AARC Adult Hebrew Class soon to Graduate!

For the past three months AARC members Odile Hugonot-Haber, Mike Ehmann and Sally George Wright have been learning the Aleph-Bet in a weekly gathering graciously hosted by Odile (and Alan.) Coffee, tea, and Washtenaw Dairy donuts, as well as other goodies brought by students or by Rav Michal, who guides them, accompany an hour or so of learning Hebrew phonetics as well as some prayer and translation.

hebrew study

The motivation for the class began with Odile, who wished to learn Hebrew in preparation for her conversion after 20+ years of her activity in the Jewish community. Indeed, Odile will celebrate her formal entry into the Jewish people on Shabbat morning April 11. All are welcome for the 10 am service at the JCC and a light lunch. RSVP’s appreciated for space and food planning purposes (to Odile Hugonot Haber <odilehh@gmail.com>)

How an AARC Member Helped Strike a Blow against Discrimination

by Jonathan Cohn

Women who are pregnant now have stronger protection against workplace discrimination, thanks to the U.S. Supreme Court–and a member of the AARC who argued before the Court late last year.

On March 25, the Court issued its decision in Young v. United Parcel Service,  a case in which a pregnant woman (Young) claimed her employer (UPS) would not offer her the same kind of on-the-job accommodations it offered other employees with medical conditions. Young prevailed, winning the right to sue UPS under a law called the “Pregnancy Discrimination Act.”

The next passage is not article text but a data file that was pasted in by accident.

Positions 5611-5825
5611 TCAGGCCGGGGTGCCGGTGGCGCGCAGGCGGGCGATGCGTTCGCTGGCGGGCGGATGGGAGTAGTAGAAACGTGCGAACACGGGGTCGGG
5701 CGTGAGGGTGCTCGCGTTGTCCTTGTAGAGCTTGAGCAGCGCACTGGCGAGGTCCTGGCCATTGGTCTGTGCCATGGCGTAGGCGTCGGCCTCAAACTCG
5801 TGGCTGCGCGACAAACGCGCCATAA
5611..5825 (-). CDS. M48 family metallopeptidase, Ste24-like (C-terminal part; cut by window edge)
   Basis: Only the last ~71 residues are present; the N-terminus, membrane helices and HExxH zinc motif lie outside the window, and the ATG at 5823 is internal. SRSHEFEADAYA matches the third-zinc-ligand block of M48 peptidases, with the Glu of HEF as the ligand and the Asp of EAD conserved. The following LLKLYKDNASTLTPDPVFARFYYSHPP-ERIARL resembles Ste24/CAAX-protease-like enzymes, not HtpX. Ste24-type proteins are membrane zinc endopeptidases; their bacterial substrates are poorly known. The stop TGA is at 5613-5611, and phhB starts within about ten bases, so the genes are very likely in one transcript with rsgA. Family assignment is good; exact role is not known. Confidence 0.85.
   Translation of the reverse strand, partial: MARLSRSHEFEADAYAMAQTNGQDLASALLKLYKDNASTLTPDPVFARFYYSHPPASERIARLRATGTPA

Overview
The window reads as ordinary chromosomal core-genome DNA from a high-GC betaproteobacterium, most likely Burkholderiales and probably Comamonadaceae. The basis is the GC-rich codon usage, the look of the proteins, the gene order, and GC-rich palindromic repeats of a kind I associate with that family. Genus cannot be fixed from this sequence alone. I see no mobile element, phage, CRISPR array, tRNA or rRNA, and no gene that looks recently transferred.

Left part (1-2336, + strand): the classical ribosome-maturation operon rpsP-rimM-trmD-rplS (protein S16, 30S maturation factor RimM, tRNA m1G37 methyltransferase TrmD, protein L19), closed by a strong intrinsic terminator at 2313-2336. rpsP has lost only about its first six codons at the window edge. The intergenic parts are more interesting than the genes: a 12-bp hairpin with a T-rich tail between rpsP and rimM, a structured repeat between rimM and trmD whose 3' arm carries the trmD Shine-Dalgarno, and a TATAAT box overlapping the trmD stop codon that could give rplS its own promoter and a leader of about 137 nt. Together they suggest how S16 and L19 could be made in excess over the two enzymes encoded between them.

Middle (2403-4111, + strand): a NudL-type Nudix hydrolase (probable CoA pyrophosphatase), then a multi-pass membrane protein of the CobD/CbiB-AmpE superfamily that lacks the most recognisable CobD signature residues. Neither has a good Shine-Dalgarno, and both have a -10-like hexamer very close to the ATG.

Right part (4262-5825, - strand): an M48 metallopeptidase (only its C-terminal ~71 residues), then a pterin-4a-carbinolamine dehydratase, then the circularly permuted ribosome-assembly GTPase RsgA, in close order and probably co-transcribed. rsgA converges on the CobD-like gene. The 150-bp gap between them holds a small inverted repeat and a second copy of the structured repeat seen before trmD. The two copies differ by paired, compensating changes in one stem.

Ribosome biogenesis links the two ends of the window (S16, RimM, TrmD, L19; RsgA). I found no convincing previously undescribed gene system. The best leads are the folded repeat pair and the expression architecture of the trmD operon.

Young’s lawyer was none other than Sam Bagenstos, who has been a member of the AARC since 2011. Sam, the Frank G. Millard Professor of Law at the University of Michigan, is a nationally recognized expert on constitutional, civil rights, and employment law. A graduate of the University of North Carolina and Harvard Law School, he has worked at the Justice Department and been a clerk to Associate Justice Ruth Bader Ginsburg. This was his third time appearing as an advocate before the nation’s highest court — and the second time that his client prevailed.

In academic and legal circles, Sam is probably best known for his work on laws about disability and discrimination. And it’s that expertise he brought to bear in the Young case, which called upon the Justices to parse the meaning of a 1978 law and what Congress had in mind at the time of enactment. By a 6-to-3 majority, with two conservatives joining the Court’s liberals, the Justices ruled that Congress wanted to make sure employers treated pregnancy no different than other medical conditions.

Sam Bagenstos

Sam (blue tie) outside the Court after the argument.